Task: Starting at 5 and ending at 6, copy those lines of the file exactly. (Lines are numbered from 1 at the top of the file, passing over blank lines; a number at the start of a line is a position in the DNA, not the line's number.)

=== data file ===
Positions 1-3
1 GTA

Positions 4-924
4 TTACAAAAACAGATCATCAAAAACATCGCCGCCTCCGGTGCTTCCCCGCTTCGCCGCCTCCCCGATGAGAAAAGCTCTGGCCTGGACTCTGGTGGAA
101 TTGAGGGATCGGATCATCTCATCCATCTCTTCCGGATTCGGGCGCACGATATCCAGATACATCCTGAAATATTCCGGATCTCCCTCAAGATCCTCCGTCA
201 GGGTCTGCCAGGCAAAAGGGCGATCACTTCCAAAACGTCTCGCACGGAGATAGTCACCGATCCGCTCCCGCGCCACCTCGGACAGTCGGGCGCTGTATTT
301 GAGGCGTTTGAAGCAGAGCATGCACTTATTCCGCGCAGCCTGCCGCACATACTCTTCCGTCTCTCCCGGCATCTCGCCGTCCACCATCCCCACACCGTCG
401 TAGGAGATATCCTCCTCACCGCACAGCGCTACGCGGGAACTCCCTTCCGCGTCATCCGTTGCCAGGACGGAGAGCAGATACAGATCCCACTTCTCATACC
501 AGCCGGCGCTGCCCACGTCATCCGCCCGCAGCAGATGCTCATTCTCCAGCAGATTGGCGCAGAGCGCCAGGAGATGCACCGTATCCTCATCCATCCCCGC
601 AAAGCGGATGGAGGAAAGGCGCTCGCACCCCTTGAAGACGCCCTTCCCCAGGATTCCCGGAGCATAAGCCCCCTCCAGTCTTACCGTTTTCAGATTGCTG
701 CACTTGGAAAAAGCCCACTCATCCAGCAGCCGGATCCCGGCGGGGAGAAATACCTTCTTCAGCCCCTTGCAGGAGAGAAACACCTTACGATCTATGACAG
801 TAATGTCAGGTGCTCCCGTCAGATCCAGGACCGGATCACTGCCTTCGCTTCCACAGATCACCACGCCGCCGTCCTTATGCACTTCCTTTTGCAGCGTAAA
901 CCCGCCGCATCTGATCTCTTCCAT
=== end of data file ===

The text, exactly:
101 TTGAGGGATCGGATCATCTCATCCATCTCTTCCGGATTCGGGCGCACGATATCCAGATACATCCTGAAATATTCCGGATCTCCCTCAAGATCCTCCGTCA
201 GGGTCTGCCAGGCAAAAGGGCGATCACTTCCAAAACGTCTCGCACGGAGATAGTCACCGATCCGCTCCCGCGCCACCTCGGACAGTCGGGCGCTGTATTT